Sunday, September 21, 2014

Game Versions : What was Lost with a Patch or Upgrade

A Brief History of PC DOS Game Patching

New versions of a game can add new features, add support for new hardware and fix bugs.  Eventually, these versions would be released as patches for existing games.  DOS game patches were generally not something really available until 1989.

In the 1980s, if a user had a problem with a game, he could take it back to the store for a refund, call tech support, ask around in his local user's group or try the company's BBS.  Typically, updated versions of games would be released to stores in the same boxes and unless some significant new feature was added to the game like VGA support, it would be impossible to tell the boxes with the old version from the boxes with the new version.

One type of "patch" that existed during this time was a disk replacement.  If a user had an issue with a game and tech support couldn't solve it, they may instruct the user to ship his game disks back to the company for a replacement.  The increased complexity of computer systems and their hardware eventually persuaded companies to provide fixes and features in the form of patches, small files that could be easily downloaded over a modem or be shipped on a single floppy disk.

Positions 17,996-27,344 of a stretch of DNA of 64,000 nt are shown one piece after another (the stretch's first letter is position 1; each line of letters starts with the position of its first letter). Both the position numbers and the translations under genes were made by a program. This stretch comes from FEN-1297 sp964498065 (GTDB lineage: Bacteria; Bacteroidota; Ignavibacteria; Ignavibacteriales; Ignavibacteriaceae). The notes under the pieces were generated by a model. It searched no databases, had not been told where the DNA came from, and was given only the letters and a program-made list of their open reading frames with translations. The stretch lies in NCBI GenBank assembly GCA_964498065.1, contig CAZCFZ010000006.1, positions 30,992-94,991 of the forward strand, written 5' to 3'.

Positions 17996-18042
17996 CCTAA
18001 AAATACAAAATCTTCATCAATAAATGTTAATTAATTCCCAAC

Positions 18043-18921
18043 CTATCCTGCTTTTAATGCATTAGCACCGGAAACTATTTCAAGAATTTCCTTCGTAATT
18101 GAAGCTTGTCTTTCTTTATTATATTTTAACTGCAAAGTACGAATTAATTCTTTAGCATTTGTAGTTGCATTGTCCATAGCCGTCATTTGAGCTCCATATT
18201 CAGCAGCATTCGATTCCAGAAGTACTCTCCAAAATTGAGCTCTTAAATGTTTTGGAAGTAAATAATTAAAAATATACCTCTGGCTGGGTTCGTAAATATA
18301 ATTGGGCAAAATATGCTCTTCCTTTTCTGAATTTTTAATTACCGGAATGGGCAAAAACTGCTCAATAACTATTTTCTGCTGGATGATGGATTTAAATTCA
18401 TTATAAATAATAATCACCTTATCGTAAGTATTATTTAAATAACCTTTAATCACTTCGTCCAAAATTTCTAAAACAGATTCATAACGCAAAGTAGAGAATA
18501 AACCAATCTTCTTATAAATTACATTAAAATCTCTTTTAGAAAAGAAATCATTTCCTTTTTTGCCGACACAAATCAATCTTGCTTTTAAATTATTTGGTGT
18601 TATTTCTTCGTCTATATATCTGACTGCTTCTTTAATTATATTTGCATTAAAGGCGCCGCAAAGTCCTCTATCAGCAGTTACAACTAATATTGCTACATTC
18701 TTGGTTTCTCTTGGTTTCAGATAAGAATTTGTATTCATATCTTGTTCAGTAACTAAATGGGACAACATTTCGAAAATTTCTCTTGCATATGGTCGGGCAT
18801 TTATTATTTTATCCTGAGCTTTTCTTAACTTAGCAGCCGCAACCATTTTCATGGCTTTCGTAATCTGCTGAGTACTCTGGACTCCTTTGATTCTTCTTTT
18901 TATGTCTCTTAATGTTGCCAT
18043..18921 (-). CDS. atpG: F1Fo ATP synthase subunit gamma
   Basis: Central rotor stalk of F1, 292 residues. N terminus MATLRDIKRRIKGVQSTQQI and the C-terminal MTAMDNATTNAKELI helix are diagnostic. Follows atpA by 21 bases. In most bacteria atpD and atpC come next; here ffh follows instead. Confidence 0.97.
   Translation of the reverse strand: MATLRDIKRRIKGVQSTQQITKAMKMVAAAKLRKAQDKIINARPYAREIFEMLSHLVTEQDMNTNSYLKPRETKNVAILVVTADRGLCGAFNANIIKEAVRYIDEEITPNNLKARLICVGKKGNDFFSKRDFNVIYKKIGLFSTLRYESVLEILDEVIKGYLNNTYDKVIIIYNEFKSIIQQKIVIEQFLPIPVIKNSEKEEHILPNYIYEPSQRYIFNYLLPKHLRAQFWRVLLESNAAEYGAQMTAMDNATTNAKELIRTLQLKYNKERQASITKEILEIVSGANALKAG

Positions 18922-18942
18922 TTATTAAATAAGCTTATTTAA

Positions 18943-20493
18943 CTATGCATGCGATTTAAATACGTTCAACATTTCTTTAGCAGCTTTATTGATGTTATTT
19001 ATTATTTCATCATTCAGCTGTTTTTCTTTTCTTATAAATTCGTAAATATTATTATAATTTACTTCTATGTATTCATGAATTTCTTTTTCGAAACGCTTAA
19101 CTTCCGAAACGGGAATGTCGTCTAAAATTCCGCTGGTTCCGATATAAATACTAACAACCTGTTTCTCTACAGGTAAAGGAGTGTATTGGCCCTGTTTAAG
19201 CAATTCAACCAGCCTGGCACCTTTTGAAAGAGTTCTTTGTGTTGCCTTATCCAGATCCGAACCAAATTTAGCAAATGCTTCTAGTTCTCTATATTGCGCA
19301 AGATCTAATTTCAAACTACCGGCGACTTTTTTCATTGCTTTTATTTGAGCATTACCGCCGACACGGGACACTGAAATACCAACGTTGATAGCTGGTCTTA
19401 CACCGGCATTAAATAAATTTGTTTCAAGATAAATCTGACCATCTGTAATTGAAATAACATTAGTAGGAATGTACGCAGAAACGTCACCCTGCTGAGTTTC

A second type of patch was an upgrade disk.  Mindscape issued a Tandy DAC upgrade disk for owners of Gauntlet II for a small fee.  LucasFilm/LucasArts did the same for certain of its SCUMM adventures, Loom, Secret of Monkey Island and Day of the Tentacle, to add MT-32 support to the floppy disk versions of these games.  Eventually, expansion packs were released at retail to add more content to existing games.  Flight Simulators like Microsoft Flight Simulator, racing simulators like Test Drive II and III and golf simulators like Links would have add-ons that added new vehicles, scenery and courses.

A third type of patch was intended to fix games that were shipped prematurely.  The "get it out before Christmas" mentality was firmly in place in the early 1990s.  Ultima VII: The Black Gate, one of the most complex computer role playing games of its day, was shipped in a nearly-unplayable state due to bugs.  The game was shipped in April, 1992 as version 3.0.  A patch was released in October, 1992, alongside the expansion Forge of Virtue, updated the game to version 3.4 and fixed the problems that made the game a chore to play.  A subtype of this patch is an issue patch, where the patch is intended to fix only a particular issue that may not affect all players.

A fourth type of patch was the serial patch, where many patches were released incrementally over the lifecycle of a game.  Any good multiplayer game would have this kind of patch cycle.  This type of patching was popularized by DOOM, and while today is universally accepted, back then it was not widely used.

A fifth type of patch for DOS games became popular by the mid-1990s.  This was the speed patch, intended to allow games developed on slower systems to work with fast 486 and Pentium CPUs.  Many, many games had issues running when the CPU speed was so fast.  The joysticks would no longer function, animations would be too fast to play, and/or the sound wouldn't work at all.  In certain extreme cases, the program would crash at the command prompt with the dreaded "divide by zero" or "runtime 200 error" messages.